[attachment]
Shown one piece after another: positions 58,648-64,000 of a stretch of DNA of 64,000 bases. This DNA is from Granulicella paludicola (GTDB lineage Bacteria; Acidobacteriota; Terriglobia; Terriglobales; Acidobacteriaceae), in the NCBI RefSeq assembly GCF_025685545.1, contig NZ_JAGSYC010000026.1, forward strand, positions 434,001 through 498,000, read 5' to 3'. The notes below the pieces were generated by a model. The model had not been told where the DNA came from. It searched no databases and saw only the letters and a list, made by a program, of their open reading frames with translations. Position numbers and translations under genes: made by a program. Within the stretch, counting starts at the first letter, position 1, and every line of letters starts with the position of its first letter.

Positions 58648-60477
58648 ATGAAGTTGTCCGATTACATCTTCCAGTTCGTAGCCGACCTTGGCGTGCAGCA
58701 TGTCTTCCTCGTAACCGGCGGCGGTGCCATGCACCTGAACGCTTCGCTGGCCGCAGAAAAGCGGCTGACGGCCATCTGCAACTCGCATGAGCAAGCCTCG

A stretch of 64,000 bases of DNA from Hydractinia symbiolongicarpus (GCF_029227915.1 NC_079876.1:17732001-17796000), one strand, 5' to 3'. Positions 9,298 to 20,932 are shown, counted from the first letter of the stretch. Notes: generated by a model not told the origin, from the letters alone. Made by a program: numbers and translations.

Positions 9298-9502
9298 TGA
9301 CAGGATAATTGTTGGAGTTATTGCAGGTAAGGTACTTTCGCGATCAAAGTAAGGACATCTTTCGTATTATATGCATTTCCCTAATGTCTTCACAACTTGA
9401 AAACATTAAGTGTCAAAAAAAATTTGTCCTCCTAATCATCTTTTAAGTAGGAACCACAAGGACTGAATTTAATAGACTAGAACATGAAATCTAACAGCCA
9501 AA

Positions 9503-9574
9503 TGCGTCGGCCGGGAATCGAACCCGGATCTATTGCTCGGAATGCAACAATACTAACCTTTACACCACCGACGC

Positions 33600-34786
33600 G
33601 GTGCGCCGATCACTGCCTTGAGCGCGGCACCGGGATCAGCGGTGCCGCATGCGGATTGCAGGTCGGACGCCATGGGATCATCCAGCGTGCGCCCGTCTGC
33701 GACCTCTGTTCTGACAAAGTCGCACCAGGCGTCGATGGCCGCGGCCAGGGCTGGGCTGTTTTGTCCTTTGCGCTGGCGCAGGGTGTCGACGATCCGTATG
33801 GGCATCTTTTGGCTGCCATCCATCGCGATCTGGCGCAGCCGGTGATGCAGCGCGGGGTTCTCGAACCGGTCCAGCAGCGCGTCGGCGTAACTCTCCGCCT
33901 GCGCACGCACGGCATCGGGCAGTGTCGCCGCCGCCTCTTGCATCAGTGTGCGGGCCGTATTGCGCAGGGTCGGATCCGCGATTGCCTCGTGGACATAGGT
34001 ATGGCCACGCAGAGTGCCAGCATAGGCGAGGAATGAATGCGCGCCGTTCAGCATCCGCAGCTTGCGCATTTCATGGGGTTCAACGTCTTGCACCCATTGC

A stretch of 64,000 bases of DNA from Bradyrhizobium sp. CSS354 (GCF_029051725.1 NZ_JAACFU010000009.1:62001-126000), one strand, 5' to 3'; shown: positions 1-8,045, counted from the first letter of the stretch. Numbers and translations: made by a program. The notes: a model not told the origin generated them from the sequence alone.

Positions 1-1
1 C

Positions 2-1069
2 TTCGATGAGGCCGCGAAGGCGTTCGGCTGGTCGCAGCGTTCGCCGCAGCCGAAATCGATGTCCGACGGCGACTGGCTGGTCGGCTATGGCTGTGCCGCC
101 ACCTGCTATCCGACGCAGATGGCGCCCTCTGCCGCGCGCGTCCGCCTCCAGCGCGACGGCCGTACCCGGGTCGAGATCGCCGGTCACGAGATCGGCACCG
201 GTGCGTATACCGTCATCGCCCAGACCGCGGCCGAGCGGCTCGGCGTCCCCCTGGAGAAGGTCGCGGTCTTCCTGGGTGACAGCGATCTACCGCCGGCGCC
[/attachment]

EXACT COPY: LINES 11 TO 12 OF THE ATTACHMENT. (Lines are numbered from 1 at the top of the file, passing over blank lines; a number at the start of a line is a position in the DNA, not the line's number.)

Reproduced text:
Positions 9503-9574
9503 TGCGTCGGCCGGGAATCGAACCCGGATCTATTGCTCGGAATGCAACAATACTAACCTTTACACCACCGACGC